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I suspect that each of us can identify poets who have had significant influence on our writing. Perhaps some of these who mentor us, whether or not they are aware of their influence, enjoy renown—Poet Laureates, Pulitzer or Nobel Prize winners, for example. Others may be more obscure poets or even those we have met here at dVerse Poets’ Pub and in other online poetry communities.

Those of us who have not had the advantage of higher education in our art still have the opportunity to learn independently by reading books on craft of poetry and, above all, by drinking in the work of poets whom we admire. Read, read, read is perhaps the wisest advice offered to writers of all ilk. My addiction to the intoxicating world of literary art is supported by the ease of access offered by the Internet and through my Kindle which offers free downloads of so many of our poetic predecessors.

I invite you to take a moment, a pencil, and a piece of paper. Now, sit back and list a dozen or so wordsmiths whose art has helped shape your own. Here’s a sampling of those whom I’ve come up with: Mary Oliver, Jane Kenyon, Stanley Kunitz, Basho, William Wordsworth, Edna St. Vincent Millay, Jane Hirschfield, Robert Frost, William Carlos Williams, Wallace Stevens, Ted Kooser, Dorianne Laux,…oh, and I haven’t even started to think about you, my fellow pup-crawlers.

A literary allusion in poetry is, simply put, a reference to another literary work. This can encompass sources such as mythology, the Bible, performance art, a novel, or, of course, another poem. Think of it as a sort of hypertext, linking the reader to another piece of literature, art, or any form of creative expression. Examples of literary allusion also include ekphrasis and response poetry. You are no doubt familiar with ekphrasis, when a work of visual art serves as the inspiration for a poem. A response poem is written, as it implies, in response to another poet, a sort of answering-back.

I will use a couple of my own poems as an example so that I don’t mess with copyright infringement.

A Response to Robert Frost’s Fire and Ice:

Photo Credit: blingcheese.com via Google Images

What Do You Say, Robert?

I think the world will slowly expire,
no need for ice, nor even fire.
I fear Mother Earth will die of neglect,
with a whimper, a sigh.
Oh, I suspect
she will quietly
die.

Photo Credit: Agricultural Research Center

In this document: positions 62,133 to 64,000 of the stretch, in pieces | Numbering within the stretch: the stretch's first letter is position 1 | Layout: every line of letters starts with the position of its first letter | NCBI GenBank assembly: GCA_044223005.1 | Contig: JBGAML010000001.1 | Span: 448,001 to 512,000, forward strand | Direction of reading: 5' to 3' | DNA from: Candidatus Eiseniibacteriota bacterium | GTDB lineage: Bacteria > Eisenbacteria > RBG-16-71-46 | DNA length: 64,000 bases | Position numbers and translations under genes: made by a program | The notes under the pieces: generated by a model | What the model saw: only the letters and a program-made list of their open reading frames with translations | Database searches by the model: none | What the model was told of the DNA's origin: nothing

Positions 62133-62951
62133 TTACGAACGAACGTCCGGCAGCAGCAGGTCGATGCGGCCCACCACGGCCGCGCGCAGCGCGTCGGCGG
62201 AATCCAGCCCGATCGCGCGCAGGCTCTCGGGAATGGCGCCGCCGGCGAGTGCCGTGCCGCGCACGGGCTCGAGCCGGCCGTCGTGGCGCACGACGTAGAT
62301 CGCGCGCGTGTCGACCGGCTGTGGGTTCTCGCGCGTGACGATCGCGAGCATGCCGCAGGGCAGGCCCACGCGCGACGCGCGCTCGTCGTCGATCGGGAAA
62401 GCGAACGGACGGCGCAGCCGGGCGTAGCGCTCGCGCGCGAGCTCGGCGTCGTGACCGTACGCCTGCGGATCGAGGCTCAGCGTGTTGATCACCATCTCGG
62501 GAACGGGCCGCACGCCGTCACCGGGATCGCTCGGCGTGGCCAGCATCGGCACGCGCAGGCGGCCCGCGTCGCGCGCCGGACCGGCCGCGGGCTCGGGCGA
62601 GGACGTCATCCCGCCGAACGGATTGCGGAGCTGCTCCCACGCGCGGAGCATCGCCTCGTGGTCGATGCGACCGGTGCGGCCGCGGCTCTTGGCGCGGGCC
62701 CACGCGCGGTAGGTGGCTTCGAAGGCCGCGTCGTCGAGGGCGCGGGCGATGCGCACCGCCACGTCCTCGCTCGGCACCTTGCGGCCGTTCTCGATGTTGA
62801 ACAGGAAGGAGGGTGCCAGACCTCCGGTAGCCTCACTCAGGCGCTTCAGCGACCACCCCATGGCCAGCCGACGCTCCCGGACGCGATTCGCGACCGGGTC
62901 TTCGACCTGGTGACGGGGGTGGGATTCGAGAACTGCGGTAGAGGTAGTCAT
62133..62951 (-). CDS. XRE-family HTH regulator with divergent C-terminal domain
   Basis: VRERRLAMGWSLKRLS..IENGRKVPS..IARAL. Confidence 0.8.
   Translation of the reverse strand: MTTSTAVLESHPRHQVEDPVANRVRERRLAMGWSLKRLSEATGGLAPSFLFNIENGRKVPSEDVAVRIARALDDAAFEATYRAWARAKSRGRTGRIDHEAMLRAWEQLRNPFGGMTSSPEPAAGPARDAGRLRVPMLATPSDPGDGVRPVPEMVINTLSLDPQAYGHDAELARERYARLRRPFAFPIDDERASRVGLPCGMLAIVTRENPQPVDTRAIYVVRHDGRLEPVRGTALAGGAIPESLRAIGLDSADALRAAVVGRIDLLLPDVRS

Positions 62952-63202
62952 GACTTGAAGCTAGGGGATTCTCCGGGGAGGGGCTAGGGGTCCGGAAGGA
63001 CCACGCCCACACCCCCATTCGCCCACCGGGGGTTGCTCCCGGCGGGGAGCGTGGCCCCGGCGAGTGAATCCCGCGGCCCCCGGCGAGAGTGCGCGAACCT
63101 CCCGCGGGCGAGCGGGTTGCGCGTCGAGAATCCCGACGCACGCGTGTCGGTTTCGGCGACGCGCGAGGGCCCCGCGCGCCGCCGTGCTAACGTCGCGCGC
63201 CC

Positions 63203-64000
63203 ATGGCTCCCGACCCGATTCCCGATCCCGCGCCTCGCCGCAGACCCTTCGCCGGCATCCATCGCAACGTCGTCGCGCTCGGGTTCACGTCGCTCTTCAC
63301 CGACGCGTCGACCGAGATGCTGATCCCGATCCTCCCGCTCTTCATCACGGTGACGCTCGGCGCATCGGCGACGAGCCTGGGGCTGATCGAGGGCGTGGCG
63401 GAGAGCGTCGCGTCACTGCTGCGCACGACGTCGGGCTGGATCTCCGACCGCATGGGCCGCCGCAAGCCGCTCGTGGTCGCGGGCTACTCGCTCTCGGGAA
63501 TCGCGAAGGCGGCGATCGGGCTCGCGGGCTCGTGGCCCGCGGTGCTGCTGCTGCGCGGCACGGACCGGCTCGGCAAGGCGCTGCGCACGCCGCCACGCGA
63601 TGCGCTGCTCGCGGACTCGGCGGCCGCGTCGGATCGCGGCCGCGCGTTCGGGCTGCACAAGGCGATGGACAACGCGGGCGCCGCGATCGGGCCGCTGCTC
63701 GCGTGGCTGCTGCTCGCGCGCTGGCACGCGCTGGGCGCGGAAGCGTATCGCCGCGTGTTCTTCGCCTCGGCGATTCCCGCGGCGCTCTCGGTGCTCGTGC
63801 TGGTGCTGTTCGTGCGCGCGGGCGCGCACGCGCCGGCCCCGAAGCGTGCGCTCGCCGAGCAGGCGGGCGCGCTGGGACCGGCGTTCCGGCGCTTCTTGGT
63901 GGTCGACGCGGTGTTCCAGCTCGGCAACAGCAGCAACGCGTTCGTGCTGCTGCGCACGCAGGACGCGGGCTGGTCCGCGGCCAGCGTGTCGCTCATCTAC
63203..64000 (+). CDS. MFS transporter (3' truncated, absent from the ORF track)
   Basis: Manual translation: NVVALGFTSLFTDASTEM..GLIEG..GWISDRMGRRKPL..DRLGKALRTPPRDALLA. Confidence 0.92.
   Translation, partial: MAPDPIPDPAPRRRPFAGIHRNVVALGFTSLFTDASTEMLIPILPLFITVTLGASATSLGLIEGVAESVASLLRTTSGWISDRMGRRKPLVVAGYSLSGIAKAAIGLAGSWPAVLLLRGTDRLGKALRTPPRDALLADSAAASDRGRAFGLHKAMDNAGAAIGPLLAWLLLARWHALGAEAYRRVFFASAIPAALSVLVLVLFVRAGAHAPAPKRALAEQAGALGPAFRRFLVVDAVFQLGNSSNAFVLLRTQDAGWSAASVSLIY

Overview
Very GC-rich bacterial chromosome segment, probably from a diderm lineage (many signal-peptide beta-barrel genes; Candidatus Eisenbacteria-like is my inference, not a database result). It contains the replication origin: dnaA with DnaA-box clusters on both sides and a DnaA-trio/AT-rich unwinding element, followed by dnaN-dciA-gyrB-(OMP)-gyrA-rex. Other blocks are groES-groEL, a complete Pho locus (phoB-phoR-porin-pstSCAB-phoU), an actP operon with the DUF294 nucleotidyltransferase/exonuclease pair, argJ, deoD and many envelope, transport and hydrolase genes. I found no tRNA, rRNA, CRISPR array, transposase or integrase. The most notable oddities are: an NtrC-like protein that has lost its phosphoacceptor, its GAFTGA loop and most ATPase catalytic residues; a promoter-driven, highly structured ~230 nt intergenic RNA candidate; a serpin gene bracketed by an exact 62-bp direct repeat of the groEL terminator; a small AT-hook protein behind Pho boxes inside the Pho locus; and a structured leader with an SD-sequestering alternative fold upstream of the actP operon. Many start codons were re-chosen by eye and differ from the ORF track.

Public Domain

Pocahontas

Do you flee
the doe
or imminent change?

Or do you both know
that nothing will ever
be the same?

Will I do the same
as illusions
shatter in my world?

Last Saturday, in response to ManicDdaily’s prompt to write on the subject of Armistice/Truce, fellow poet Roslyn Ross penned a poem that reflects on the well-known rondeau by John McCrae:

In Flanders Field
John McCrae

In Flanders fields the poppies blow
Between the crosses, row on row,
That mark our place; and in the sky
The larks, still bravely singing, fly
Scarce heard amid the guns below.

We are the Dead. Short days ago
We lived, felt dawn, saw sunset glow,
Loved and were loved, and now we lie
In Flanders fields.

Take up our quarrel with the foe:
To you from failing hands we throw
The torch; be yours to hold it high.
If ye break faith with us who die
We shall not sleep, though poppies grow
In Flanders fields.

Public Domain

Photo Credit: Larry French

Fields of Flanders

Those flattened fields of Flanders
scream of battered souls
and muffled screams which pressed
beneath time’s tread has crushed
the cry of hurt beneath firm soil.
The heaving shape of shouldered pain
is locked by grasses -green terrain,
which grips and holds imprisoned fast,
the rotted world which once had passed:
in steady tread and muffled roar,
a raging spread of weeping sore.
The silence now holds heavy court
upon the place where thousands fought
and died with no-one there to see
them sucked beneath the seething sea;
a muddy grave which beckons still
with glutinous grin alive and well
beneath the veil of fragile green.

1988 – following a visit to the ‘trenches in Ypres. Poem used with permission.

Notice how Roslyn takes McCrae’s subject and theme and makes it her own, based on her experience of the place, using her own rhyme scheme and meter, imprinting her own emotions in this well-written poem.

For today’s prompt you are invited to jump into the waters of literary allusion. Here are a few ideas to get your muse in gear:

• Choose a poet/a poem that has influenced your own writing and bring your own unique experience to the topic.
• Allude to an existing literary work or piece of art in a poem of your own creation.
• Write a response poem. Answer back, either in agreement or opposition to the original piece.
• Write a poem in the style of one of your favorite poets. Be sure to reference the influential source. Include it, if it doesn’t infringe on copyrights…or provide a link if you are able.
• Allow the prompt to take you wherever you want to go. Just write.

To participate (and we hope you will):

• Write your poem and print it on your blog, citing the sources if you are able to, or providing a link.
• Access Mr. Linky at the bottom of this post and add your name and the direct URL of the poem from your blog or website.
• Visit other pubsters. Read and comment on their submissions, especially those who have made the effort to visit you.
• Enjoy your time creating and sharing your poetry. You never know…someday you may make another poet’s list of influencers!

For dVerse Poet’s Pub, I’m Victoria Slotto—happy to be your hostess at Meeting the Bar. Today, I’ll be on the road, but will catch up with you as soon as I can.

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